Beginning to Sink

If you have read some of my postings on this blog, you may have noticed that I tend to pick up on little details. This can be a positive or a negative trait, depending on your perspective. Being “detail oriented” was definitely an asset when I was a quality assurance officer for a research firm many moons ago. But, it can sometimes be detrimental, as in seeing the small mess on the counter rather than taking in the largely clean, lovely home surrounding it. My husband has often said that I can see a speck at 50 paces! Guilty as charged! The challenge for people like me is to learn to notice the minutiae when it’s appropriate and let it go when it isn’t.


This same tendency is at work in me when I read and study Scripture. It can often take me a very long time to read a passage, because I have to stop at individual words to research their meanings. Such is true with the passage we will look at now.

“Immediately he [Jesus] made the disciples get into the boat and go before him to the other side, while he dismissed the crowds. And after he had dismissed the crowds, he went up on the mountain by himself to pray. When evening came, he was there alone, but the boat by this time was a long way from the land, beaten by the waves, for the wind was against them. And in the fourth watch of the night he came to them, walking on the sea. But when the disciples saw him walking on the sea, they were terrified, and said, ‘It is a ghost!’ and they cried out in fear. But immediately Jesus spoke to them, saying, ‘Take heart; it is I. Do not be afraid.’ And Peter answered him, ‘Lord, if it is you, command me to come to you on the water.’ He said, ‘Come.’ So Peter got out of the boat and walked on the water and came to Jesus. But when he saw the wind, he was afraid, and beginning to sink he cried out, ‘Lord, save me.’ Jesus immediately reached out his hand and took hold of him, saying to him, ‘O you of little faith, why did you doubt?’ And when they got into the boat, the wind ceased. And those in the boat worshiped him, saying, ‘Truly you are the Son of God.'”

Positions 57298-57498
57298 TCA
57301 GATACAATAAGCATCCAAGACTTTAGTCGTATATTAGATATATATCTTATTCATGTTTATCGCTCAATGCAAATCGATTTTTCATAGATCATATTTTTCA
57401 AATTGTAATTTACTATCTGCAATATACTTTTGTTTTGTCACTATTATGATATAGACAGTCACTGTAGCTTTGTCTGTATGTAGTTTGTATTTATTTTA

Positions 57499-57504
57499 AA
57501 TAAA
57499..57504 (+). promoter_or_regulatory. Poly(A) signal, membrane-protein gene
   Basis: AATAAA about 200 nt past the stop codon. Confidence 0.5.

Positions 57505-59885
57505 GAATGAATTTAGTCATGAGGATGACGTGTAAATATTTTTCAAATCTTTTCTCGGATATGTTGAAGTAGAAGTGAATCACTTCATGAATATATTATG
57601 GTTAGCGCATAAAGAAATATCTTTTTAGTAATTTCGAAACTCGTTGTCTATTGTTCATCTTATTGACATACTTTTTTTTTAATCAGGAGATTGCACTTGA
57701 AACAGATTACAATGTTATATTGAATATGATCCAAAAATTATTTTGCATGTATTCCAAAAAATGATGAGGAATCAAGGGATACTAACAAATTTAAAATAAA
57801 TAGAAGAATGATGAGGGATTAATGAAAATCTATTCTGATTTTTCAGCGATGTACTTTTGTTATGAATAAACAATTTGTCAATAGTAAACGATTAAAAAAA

Matthew 14:22-33 ESV

From the title of this article, you can tell which phrase I stopped to consider in this passage–“beginning to sink.” Why would this catch my eye?

It has long struck me as odd that the passage says “beginning to sink” rather than just “sinking.” When you dive or jump into a swimming pool or lake, do you slowly sink into the water? If you have ever accidentally fallen into a pool, did you have time to call out for someone to grab you as your body hit the water? You probably barely had time to hold your breath before going under, as it happened literally in the blink of an eye. What difference does it even make and why am I asking these questions?

God never wastes words in the Scriptures. Everything is worth a second look and there is often much to be gleaned when we do. So let’s get started.

The incident of Jesus walking on the water is recorded in Matthew 14:22-33, Mark 6:45-56, and John 6:16-21, but only Matthew tells us that Peter walked on water, too. So while Mark and John focus more on Jesus’ power over nature, Matthew shows us how faith in Jesus can manifest in the life of believers. This passage shows the power of faith and the limits humans can put on it. How we exercise our faith and where we focus our attention determines the outcome.

Setting the scene

The scene described in the passage above took place immediately following the feeding of the 5,000 men (plus women and children) which was a very profound miracle of Jesus that the disciples took part in. It would be natural for us to think that their faith was at an all time high after watching five loaves of bread and two fish literally multiply before their eyes as they broke it apart to give to many thousands of hungry people, and then as they took up twelve baskets full of the leftovers!

Walking on Water